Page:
Below is a flavour of what we all learnt about … in alphabetical order by school/organisation (where applicable) for ease!

If you are a primary or early years teacher, and have not already completed our survey about our future programme, we’d be very grateful if you could do so here.

Anjum Anwar MBE

Anjum is an educator who has worked for many years in the fields of interfaith understanding for both the Lancashire Council of Mosques and Blackburn Cathedral. She presented a passionate argument for schools to not shy away from these difficult conversations. Website coming soon.

Bhangracise

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Our night finished with Bhangracise! Bhangracise have been teaching, performing and advancing the art form of Bhangra dancing for over 12 years. They provide performances, fitness classes and school workshops across the UK. Find them on Twitter @Bhangracise.

Blackburn Museum

Stephen Irwin from Blackburn Museum spoke about his fantastic film project  about the contribution of Indian soldiers in WW2. “We Also Served” records the journey of a group of young people from Blackburn in trying to uncover the forgotten story of the Indian Army. More information about Blackburn Museum, and contact details for Steve, can be found here.

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British Council

The British Council attended to share information with teachers about their ‘Connecting Classrooms’ programme: “Connecting Classrooms is a fully funded learning journey that includes face-to-face and online courses, international professional partnerships and visit funding opportunities based around the core skills.” See their poster, flyer and website for more information.

Chorlton High School

Chorlton High School is a Heritage School. Natalie Sanderson, Assistant Curriculum Leader at CHS, has spearheaded a fantastic project – ‘My Mancunium’ with their Year 7s, examining the many diffrent communities who have migrated to Manchester from Roman times onwards. The project is cross-curricular and enables pupils from this multicultural school to understand the push/pull factors in migration and feel pride in their city. Contact Natalie on twitter @historicalsando.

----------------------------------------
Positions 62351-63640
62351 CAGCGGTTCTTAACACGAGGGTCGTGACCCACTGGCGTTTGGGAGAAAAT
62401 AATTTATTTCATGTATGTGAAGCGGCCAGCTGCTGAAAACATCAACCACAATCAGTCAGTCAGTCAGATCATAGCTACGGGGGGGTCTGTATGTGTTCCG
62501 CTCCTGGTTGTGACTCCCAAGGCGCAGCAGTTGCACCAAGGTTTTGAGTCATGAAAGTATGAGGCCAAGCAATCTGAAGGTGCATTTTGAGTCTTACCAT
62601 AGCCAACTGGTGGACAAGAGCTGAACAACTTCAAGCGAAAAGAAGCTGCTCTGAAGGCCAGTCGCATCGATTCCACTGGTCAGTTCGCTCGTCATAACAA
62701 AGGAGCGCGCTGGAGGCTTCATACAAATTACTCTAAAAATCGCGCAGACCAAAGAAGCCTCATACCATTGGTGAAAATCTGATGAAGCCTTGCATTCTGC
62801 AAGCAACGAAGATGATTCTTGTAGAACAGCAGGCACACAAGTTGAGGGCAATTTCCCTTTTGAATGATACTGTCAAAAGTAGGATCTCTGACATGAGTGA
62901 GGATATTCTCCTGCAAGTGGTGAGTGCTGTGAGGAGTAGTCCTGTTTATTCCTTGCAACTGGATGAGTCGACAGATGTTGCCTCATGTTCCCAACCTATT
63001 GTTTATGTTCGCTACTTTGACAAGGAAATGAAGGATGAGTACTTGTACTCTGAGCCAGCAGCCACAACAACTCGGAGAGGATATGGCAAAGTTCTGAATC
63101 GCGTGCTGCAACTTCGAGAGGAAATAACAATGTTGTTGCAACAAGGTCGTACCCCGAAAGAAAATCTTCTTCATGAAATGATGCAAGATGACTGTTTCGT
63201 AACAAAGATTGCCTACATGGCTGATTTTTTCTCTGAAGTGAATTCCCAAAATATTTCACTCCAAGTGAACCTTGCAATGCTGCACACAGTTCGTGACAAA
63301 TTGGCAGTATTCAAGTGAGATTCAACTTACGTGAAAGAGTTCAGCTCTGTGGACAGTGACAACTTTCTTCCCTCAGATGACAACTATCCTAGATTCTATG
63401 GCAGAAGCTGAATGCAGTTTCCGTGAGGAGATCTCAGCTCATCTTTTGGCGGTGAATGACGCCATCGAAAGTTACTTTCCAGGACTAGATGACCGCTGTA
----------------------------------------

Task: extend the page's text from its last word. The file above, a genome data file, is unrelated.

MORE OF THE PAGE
Computeam

Computeam create incredible virtual and augmented reality resources for schools and were speaking to teachers about how the Indus Valley might be incorporated into their amazing Active Worksheets series. See them on Twitter @computeam.

Equilibrium Dance Arts

Equilibrium Dance and Arts is a social enterprise whose objective is to integrate dance, arts, mental health & well-being and research. Gaya from EDA joined us from Dubai via Skype to share her PHD research on dance in education, and teach us a few moves! You can contact Gaya via Facebook  and Twitter.

Kingsway Community Trust

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Rumana Asif and the Kingsway Community Trust were presented at the TeachMeet with a first-of-its-kind award from the British Council for ‘outstanding development of the international dimension in the curriculum’. Amazing! They incorporate the British Council’s connecting classrooms in all areas of school life at every age.

Manchester Road Primary Academy

Inspired by Mahatma Gandhi, Year 1 teacher Anthony Parker is piloting a new cross-curricular topic with his class on India. They will cover geography and history, a ‘significant individual’ and even cricket in PE! In the future he will be able to bring his class to the Museum to see real artefacts from Indian history. Contact him on twitter @Anthillel.

Rubbia Ullah

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Rubbia is an experienced art practitioner in museum, gallery, heritage and other settings. Her art is often inspired by South Asian techniques and practices. At the TeachMeet she shared with us techniques of basket weaving, printing and making clay pots.

Southern Voices

Southern Voices is a network of people committed to bringing the knowledge and understanding of Southern* and Black* people to the global issues that are central to education and to living in the world today. Kirit presented information about their fascinating HLF project about the impact of WW1 on colonised peoples. Southern Voices can offer ‘free’ sessions on this for schools by experienced practitioners. Email Kirit for more details.